LUNAR ICE… THE LATEST SILVER SKY
For 2021, Lunar Ice is the latest and second ever Limited Edition Silver Sky from PRS. Only 1,000 of these beauties were made available. In 2020 PRS released 500 Nebula finished Silver Sky guitars. It looks beautiful too but there is something about the lighter finish combined with the maple fret board that puts this one over the top.
We recently published a couple of demos on this awesome S-style guitar. Check them out HERE and the less talkie one HERE. The first vid is the Silver Sky played through a VOX AC10 C1 in a home environment. The second demo is in a studio environment using a 1972 Fender Super Reverb and a few pedals including the Japanese Classic Sustainer by Mt’Lab. More on that stomp box in another exclusive.
Here are the Silver Sky specs directly from the PRS website:
Frets 22 Bridge PRS Steel Tremolo
Scale 25.5" Tuners Vintage-Style, Locking
Neck Maple Hardware Nickel
Fretboard Maple Cap
Inlay Small Birds
Bridge 635JM One Volume and Two Tone Controls
Middle 635JM with a 5-Way Blade Switch
You Say Wha?
The fretboard radius? Oh yeah, the controversial 7.25” that most vintage Fender electric guitars have. I personally think that PRS and Mayer issuing the Silver Sky with this radius will improve the market for vintage and reissue Fender guitars with 7.25” radius fretboards. It feels great and comes out of the factory set up really well. No complaints. Kinda shows people what can be done there with that.
Silver Sky Frets
The fret wire? No idea. I lurked around a bit on the internet I found a couple of helpful leads. One guy (Qstick333) in a gearpage.net forum titled “Silver Sky Frets” in early 2020 mentioned he got an email response from PRS stating the fret wire is “close to 6230”. Dunlop 6230 is a vintage-sized wire used on early Fender models. They measure .043” tall and .078” wide. PRS kinda indicate that the frets are custom size and alloy. I would guess they are slightly taller than true vintage Fender frets. I don’t know… maybe I should pull a few out and measure them and report about it. Maybe not. They feel good but I do prefer the big frets on some of those Fender Custom Shop 50’s reissue Strats and Teles.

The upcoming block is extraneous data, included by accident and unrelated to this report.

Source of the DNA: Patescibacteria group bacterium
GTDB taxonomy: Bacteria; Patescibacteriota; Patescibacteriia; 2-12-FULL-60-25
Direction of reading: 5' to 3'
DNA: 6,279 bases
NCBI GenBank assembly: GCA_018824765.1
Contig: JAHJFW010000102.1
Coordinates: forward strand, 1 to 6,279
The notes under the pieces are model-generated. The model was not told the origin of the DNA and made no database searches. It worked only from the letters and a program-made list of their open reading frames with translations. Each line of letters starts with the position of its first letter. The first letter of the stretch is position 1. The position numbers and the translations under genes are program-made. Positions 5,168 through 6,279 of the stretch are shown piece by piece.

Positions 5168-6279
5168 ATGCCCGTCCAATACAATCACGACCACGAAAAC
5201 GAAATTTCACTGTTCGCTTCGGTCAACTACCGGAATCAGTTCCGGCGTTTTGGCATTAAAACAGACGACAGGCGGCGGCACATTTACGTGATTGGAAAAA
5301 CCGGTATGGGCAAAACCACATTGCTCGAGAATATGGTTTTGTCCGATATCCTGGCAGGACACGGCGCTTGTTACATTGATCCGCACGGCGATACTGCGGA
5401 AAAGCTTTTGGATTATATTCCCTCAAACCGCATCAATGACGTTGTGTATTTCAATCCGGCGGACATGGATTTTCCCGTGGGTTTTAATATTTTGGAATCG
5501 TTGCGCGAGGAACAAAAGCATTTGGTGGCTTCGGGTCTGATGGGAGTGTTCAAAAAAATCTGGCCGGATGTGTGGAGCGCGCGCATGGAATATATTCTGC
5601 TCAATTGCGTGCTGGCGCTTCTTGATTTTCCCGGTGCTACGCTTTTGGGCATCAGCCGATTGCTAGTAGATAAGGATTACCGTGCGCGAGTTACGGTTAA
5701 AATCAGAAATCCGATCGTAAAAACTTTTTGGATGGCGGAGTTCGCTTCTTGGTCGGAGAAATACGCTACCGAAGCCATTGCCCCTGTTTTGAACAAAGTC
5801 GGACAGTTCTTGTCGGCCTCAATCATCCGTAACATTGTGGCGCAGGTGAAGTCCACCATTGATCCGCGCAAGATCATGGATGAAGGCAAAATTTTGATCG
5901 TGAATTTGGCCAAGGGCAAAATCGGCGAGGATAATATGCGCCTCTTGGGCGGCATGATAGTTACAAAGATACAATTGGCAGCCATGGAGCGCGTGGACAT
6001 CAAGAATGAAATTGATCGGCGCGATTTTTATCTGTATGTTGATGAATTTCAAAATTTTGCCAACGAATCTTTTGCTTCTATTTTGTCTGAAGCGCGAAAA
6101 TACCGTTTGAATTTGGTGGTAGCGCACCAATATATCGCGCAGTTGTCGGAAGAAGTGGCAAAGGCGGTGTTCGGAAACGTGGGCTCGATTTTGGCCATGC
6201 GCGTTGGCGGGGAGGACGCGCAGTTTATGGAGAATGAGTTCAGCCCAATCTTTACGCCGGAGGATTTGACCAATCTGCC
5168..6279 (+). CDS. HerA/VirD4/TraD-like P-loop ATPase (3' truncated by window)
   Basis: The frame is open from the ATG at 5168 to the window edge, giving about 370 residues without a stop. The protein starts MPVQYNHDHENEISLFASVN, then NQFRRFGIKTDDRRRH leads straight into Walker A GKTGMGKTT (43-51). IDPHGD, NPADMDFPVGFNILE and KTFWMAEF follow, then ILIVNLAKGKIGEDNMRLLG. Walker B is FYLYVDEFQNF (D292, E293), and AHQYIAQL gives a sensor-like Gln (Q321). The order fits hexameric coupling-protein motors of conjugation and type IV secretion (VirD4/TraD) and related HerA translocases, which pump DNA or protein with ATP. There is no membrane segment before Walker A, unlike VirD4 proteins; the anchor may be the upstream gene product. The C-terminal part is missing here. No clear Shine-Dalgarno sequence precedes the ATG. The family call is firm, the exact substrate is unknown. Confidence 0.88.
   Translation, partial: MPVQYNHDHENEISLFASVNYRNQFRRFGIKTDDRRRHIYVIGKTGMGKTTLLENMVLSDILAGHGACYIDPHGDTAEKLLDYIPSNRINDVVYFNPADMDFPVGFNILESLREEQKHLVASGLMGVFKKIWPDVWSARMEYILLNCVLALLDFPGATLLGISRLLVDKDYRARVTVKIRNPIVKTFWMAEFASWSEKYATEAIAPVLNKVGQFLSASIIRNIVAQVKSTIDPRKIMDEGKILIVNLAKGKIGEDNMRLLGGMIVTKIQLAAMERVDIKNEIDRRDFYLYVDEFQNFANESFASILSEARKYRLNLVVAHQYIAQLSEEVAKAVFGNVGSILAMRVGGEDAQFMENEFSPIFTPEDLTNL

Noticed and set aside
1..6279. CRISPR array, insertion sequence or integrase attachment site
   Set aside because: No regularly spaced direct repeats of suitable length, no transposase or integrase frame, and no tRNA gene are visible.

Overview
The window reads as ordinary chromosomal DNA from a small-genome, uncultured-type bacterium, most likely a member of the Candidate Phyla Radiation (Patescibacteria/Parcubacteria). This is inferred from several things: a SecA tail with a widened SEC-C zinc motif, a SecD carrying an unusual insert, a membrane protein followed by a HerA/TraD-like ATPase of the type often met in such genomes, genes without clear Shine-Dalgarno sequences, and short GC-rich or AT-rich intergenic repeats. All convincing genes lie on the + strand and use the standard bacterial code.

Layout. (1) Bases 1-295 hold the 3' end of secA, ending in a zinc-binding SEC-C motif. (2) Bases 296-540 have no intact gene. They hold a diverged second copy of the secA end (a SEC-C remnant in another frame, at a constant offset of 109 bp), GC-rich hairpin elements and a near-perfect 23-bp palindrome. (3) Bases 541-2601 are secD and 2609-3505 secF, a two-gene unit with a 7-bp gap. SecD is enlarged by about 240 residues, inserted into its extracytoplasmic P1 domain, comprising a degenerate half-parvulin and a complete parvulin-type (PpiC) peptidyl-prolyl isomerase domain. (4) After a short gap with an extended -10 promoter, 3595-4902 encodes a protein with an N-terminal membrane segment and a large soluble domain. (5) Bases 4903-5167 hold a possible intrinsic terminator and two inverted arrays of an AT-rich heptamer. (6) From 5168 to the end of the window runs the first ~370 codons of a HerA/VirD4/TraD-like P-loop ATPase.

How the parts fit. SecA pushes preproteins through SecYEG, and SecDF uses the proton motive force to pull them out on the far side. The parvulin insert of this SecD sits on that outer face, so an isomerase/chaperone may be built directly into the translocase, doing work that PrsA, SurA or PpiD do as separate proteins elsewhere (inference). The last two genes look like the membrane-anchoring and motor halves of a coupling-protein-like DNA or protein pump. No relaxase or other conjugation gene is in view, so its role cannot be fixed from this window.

The Silver Sky neck is three pieces. The headstock is attached to the neck with a scarf joint. The fret board is a maple cap. For those that don’t know, a maple cap is a separate piece of maple that is the fingerboard or fret board. This is glued onto the neck.
Some history helps describe this. Until 1959 Fender used one piece maple necks. They carved the entire neck shape from one piece; front and back. The nitro finish on the fretboard was deteriorating quickly enough that Leo Fender looked for alternatives. He settled on a rosewood slab glued onto the maple neck. After a couple of years this "slab" became veneer. A lot of early decisions were cost related vs. tone related. In the late 60’s, with the introduction of more durable Polyurethane finishes being used, they began to offer maple fretboards again. This time the application was similar to the rosewood: glued on. This is why you do not typically see a skunk stripe on the back of rosewood or maple cap necks. The factory lays in the truss rod before applying the fretboard.
What's the Big Idea?
PRS and Mayer worked to modernize a Stratocaster. The inspiration for the Silver Sky is a sunburst 1964 Fender Stratocaster John Mayer purchased in 2004. It became one of his favorite guitars by 2012 hence became a go to for live performances.
The initial Silver Sky models released in 2018 came with a rosewood fretboard on a maple neck. The Profile of the neck was based on his favorite vintage strats including the 1964 sunburst strat mentioned earlier. The Maple fretboard versions were released in early 2020. I think at that time they updated the rosewood necks to be slightly larger (and with slightly larger frets) and used the original profile on the new ones with the maple boards. The neck on the Lunar Ice therefore should be the same profile as the original Silver Sky's of 2018. It's very comfortable and tapers slightly towards the nut.
The Body is alder like you would find on a 60's strat. The cut is very similar to a strat with the exception of an additional carve on the front of the lower bout giving slightly better access to the higher register frets. The finishes have changed over the years. I understand some are poly and some are nitro over poly.
The bridge is a tremolo style with bent steel saddles. The look very high quality. The tremolo arm pushes in versus screws in and has a set screw to ensure a snug fit with limited wiggle.
The pickups sound wonderful and are the result of trying to create an aged mid 60's single coil. The idea is that the vintage pickups lose a bit of their high end over time and soften a bit. That's what PRS was going for here with John's input.
The Silver Sky is a very well made and great sounding Strat knock-off. We love it clean and we love how it crunches. I'd recommend the experience to any Strat nut. It's a great guitar with its own slightly original take on the most copied electric guitar in history. Fender Strats are still simply amazing to hear, play and look at, but this is a nice departure.